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Inside Intel's Core Architecture?What Makes It Better?

By midyear, the new Core architecture introduced at Intel's Developer Forum this week in San Francisco will provide a single framework that will extend across virtually all of the company's future processor offerings, from desktops to mobile computers to servers. The introduction of Core is one of the most important technology developments for Intel in years and may determine its success for the rest of the decade and beyond.

Core becomes Intel's single architecture for all of the company's mainstream processor offerings, with the exception of Itanium. It will let software developers more easily create applications that will easily port across both client and server implementations.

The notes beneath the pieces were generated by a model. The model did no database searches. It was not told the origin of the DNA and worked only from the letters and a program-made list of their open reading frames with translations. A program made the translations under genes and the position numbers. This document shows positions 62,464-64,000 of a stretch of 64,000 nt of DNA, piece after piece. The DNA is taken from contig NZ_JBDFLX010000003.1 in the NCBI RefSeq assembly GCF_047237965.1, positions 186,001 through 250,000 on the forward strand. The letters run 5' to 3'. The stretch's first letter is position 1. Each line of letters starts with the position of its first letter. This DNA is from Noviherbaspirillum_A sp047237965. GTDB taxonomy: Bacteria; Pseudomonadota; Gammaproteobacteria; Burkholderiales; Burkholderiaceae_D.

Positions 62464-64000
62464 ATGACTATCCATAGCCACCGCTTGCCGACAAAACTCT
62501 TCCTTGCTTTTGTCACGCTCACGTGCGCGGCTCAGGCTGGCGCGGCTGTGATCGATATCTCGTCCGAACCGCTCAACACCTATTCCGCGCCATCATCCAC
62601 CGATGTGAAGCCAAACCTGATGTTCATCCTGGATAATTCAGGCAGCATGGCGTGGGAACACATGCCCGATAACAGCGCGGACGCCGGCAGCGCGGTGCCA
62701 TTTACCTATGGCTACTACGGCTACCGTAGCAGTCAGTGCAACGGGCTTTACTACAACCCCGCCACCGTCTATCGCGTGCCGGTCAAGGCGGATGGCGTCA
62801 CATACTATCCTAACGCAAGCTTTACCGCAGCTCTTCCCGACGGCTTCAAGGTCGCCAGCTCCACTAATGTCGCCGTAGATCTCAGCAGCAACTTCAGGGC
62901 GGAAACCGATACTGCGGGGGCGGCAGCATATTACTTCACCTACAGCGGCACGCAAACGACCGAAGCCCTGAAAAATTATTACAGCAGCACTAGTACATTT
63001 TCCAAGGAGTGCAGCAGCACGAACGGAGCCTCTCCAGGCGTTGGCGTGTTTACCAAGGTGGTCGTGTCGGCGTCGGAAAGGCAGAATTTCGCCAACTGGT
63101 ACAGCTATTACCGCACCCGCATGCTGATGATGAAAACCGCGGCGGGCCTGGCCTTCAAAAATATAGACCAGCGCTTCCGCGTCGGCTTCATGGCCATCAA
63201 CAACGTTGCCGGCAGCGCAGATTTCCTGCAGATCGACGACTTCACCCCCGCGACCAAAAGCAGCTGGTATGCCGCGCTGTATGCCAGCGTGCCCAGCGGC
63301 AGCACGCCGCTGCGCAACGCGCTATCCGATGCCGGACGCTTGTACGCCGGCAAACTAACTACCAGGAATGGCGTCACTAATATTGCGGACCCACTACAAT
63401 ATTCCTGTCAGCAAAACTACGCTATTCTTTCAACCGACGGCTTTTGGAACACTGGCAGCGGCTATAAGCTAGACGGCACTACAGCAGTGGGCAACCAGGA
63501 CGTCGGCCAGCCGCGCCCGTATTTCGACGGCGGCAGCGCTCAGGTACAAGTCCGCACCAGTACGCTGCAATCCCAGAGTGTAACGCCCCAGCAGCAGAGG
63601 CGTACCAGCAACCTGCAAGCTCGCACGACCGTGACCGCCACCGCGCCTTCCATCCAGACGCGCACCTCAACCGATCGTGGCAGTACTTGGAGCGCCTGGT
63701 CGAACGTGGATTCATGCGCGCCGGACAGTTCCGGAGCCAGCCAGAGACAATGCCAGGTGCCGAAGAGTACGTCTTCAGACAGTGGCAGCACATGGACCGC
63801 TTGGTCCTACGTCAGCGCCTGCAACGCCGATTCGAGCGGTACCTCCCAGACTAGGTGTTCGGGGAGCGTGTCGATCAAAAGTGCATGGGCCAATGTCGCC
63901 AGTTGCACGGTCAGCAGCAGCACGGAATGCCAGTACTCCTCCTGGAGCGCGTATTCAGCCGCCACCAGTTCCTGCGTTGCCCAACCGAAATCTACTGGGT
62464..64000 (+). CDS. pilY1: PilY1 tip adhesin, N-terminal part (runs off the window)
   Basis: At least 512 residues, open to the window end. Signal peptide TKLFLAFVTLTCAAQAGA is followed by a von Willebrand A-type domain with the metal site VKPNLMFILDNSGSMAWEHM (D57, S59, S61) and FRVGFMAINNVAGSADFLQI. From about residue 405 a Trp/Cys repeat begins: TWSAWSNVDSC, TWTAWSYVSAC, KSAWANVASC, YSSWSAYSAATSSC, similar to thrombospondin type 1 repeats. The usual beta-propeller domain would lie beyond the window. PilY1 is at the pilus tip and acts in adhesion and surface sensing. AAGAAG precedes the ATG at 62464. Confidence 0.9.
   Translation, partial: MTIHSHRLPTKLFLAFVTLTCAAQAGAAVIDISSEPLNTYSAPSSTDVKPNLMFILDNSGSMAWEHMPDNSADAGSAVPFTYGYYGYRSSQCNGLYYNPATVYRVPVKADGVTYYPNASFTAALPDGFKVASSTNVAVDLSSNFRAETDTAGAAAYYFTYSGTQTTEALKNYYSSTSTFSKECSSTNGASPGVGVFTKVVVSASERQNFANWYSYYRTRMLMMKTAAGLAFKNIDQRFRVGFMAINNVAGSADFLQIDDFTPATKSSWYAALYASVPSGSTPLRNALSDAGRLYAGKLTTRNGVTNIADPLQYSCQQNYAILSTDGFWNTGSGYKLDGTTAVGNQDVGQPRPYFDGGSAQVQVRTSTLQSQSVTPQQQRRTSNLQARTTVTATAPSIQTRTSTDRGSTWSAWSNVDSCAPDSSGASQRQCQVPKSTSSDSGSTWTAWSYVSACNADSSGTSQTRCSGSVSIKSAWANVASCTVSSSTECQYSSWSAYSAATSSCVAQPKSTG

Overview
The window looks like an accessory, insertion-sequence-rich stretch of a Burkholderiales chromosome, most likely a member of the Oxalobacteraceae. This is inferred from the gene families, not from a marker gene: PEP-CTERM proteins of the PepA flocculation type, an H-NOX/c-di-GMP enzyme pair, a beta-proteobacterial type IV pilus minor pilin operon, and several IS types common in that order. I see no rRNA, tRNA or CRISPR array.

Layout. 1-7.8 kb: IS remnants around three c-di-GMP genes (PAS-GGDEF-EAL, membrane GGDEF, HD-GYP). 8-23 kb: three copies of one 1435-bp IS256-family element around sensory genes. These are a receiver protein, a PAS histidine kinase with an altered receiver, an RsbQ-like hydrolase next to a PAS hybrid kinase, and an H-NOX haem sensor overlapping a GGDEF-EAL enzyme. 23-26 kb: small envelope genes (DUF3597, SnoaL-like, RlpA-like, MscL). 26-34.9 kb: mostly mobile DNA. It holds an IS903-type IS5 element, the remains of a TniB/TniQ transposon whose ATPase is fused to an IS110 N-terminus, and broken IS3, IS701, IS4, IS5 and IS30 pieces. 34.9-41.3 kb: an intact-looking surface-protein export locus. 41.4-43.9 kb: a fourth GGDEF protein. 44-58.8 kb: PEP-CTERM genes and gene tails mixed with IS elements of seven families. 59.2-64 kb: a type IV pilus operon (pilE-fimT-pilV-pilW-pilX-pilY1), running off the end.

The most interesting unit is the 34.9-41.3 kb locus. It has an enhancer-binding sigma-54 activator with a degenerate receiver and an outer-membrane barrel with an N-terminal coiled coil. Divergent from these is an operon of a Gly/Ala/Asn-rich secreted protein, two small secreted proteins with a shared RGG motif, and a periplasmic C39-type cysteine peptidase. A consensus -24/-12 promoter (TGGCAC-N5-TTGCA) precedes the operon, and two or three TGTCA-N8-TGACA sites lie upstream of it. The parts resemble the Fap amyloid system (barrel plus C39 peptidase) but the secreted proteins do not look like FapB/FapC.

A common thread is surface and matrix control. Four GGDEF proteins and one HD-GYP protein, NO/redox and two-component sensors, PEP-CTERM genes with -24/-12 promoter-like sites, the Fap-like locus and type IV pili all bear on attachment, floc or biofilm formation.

Intel promises Core will provide increased performance while maintaining or reducing power requirements for running its processors. It's a promise the company must keep if it expects to counter gains made by rival Advanced Micro Devices in the server market with its more efficient Opteron processors.

The advances in Core are tied to five specific innovations: wide dynamic execution, intelligent power capability, advanced smart cache, smart memory access, and advanced digital media boost.

While much of Core is based on the low-power Yonah processor architecture used in Intel's recent Core Duo processors for mobile computers, Stephen Pawlowski, chief technical officer for Intel's digital enterprise group and manager of architecture and planning, says Core is "a new design from the ground up, and not simply a re-do of Yonah."

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